When it was announced that Birmingham’s Townhouse was opening a second location in downtown Detroit, people might have thought it would be small and cozy like the original on Pierce Street. If so, they are in for a surprise.
The downtown version is big, bright and brash. It stands out on the cityscape like a colorful tropical bird in a flock of sparrows and it adds excitement to the thriving downtown restaurant scene.
With the retractable glass roof over its atrium, its big patio decked out with trees and garden umbrellas, a menu that runs the gamut from sushi to elk tenderloin, and a dining room with seating arrangements that range from cushy white couches to club chair style bar stools at the horseshoe-shaped bar, there’s just one word for the spot that was unveiled a couple of weeks ago, and that word is spectacular.
The staff in black trousers and white dress shirts with red suspenders brings the fare from the white tile-walled open kitchen where impressive young chef Brennan Calnin presides over a big staff and an equally extensive menu for proprietor Jeremy Sasson, who has been on-hand most of the time in the early going.
Offshoots are the sushi bar – called the seafood pantry – and a rolling dim sum cart that brings to tableside such items as shu mai – little rice paper wrapped dumplings filled with chorizo and bay shrimp, and braised pork belly tidbits with grits and barbecue sauce. It’s a nice touch for those who like a little bite of something with pre-dinner drinks.
This is a place that offers many options. Diners may choose to snack on the many sharable items or go for a main plate, such as blackened hanger steak or cornflake crusted walleye.
One of the stand-outs overall is the big (10 ounce) house burger made with a blend of dry-aged beef cuts, topped with bourbon glazed onions and white cheddar and served on a buttery brioche bun. There is a list of extras and substitutions for those who want to change or add to that classic array, and they include such frills as duck confit, rosemary garlic aioli, and olive tapenade as well as the standards of lettuce, avocado and tomato.
All of the burgers are accompanied by the standard house fries, but most people upgrade with thin cut truffle fries, sprinkled with white truffle oil and gremolata (minced parsley, lemon peel and garlic) that add a bright, fresh flavor to the mix. The crisp fries can be spotted on almost every one of the butcher-block style tables.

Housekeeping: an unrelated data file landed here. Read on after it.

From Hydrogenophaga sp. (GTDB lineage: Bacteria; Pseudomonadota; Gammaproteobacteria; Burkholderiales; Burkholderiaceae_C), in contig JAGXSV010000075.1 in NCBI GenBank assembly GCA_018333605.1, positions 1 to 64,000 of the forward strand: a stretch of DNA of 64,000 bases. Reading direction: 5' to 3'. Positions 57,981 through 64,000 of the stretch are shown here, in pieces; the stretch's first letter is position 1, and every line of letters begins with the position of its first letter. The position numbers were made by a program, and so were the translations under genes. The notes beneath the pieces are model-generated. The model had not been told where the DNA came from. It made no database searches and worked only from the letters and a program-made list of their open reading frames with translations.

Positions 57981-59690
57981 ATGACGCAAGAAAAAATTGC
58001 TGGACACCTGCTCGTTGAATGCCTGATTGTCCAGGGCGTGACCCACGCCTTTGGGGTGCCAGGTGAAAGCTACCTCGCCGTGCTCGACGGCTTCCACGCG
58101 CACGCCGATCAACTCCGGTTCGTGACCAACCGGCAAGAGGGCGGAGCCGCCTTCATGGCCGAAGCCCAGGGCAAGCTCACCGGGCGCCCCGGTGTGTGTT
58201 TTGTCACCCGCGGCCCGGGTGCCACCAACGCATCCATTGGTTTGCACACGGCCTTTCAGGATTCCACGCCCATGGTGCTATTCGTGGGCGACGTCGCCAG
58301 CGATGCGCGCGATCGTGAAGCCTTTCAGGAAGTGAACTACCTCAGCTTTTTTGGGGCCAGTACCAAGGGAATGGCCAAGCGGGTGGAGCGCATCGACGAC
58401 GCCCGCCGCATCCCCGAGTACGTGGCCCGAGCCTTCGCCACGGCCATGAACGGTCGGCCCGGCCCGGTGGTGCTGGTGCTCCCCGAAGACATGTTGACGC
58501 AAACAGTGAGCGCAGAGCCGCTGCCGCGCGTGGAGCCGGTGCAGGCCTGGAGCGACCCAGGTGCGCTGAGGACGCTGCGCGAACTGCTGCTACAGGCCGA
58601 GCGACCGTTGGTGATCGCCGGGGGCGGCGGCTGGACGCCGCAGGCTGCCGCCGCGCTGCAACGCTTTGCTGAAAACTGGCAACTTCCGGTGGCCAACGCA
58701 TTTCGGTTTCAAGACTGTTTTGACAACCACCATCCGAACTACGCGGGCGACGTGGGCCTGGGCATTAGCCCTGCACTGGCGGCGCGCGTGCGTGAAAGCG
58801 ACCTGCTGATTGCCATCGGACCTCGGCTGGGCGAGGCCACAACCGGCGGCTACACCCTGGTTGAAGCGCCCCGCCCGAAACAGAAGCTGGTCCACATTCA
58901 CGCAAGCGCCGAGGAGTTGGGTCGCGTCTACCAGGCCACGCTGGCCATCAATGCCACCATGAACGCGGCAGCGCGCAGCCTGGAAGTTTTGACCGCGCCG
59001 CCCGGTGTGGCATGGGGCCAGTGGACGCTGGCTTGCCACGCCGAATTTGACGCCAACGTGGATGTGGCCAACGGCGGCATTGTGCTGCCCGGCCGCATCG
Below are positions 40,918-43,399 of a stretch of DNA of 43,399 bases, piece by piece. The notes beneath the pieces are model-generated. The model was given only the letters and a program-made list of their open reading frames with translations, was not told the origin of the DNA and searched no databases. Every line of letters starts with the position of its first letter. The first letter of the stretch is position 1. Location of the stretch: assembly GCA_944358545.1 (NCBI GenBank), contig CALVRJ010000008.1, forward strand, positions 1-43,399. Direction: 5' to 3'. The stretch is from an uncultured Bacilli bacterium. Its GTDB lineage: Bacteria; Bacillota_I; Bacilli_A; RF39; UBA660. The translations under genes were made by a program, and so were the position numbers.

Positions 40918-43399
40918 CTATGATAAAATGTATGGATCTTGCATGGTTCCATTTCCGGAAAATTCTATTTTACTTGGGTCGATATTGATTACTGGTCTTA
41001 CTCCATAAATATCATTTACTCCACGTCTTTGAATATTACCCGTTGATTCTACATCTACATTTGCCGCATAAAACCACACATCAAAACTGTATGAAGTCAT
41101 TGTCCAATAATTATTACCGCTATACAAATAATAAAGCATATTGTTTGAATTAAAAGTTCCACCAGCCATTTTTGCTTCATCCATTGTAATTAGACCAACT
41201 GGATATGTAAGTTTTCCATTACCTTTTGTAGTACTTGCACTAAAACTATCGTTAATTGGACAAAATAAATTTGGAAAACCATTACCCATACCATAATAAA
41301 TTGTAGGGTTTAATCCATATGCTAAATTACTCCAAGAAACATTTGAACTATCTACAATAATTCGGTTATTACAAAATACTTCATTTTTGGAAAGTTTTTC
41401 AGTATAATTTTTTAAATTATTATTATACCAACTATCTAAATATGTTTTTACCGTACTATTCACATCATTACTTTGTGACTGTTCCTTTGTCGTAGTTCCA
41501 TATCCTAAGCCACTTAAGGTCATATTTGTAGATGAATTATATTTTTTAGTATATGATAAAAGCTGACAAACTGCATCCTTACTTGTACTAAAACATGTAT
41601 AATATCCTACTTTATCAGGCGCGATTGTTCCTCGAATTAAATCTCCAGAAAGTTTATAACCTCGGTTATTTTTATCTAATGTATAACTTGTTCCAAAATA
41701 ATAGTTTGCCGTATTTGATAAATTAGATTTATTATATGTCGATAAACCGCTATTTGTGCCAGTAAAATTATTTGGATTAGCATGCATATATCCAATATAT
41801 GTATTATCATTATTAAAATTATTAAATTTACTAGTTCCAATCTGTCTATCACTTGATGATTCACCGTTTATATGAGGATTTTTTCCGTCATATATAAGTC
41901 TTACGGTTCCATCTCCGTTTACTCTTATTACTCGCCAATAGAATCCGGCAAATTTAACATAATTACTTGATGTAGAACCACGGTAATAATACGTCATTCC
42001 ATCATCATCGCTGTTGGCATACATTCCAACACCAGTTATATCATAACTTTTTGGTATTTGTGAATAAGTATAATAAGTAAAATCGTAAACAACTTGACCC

Those who prefer to go meatless and fishless will find not just a nod in their direction, but many choices listed under greens or local farmer.
Desserts have an ice cream sandwich theme, typified by the s’mores taco – a graham cookie shell with chocolate ganache, churro marshmallows and dulce de leche sauce.
From top to bottom, it’s an imaginative menu. The bar holds its own with an array of premium liquors, craft cocktails, a plentiful beer selection as well as an extensive wine list, all wrapped up in a red leather “libation list” in the house vernacular.
Although Townhouse Detroit seats more than 300, it doesn’t have a barn-like feeling because of the variety of seating plans.
What a welcome addition to the downtown restaurant scene. It is going to attract more than one demographic with its range of offerings.
500 Woodward at Congress, Detroit
Call: (313) 723-1000
Hours: Lunch 11 a.m.-2 p.m. Mon.-Sat., dinner 5-midnight Mon.-Sat., 5-11 p.m. Sun. Bar open later. Sun. brunch will be added this weekend from 9 a.m.-1 p.m.
Prices: Lunch soups and salad $6-$10, burgers $10-$14, add-ons 75 cents-$5, sandwiches $10-$15, entrees $10-$24; dinner appetizers and sharable dishes $3-$16, salads $10-$11, add-ons $6-$16, 10-ounce burgers $14-$19, mains $19-$39, desserts $6-$11. Sun. brunch dishes $6-$14, sharable dishes for two to four, $36. Children’s menu $8
Credit cards: All major
Liquor: Full bar
Noise level: Convivial
Wheelchair access: No barriers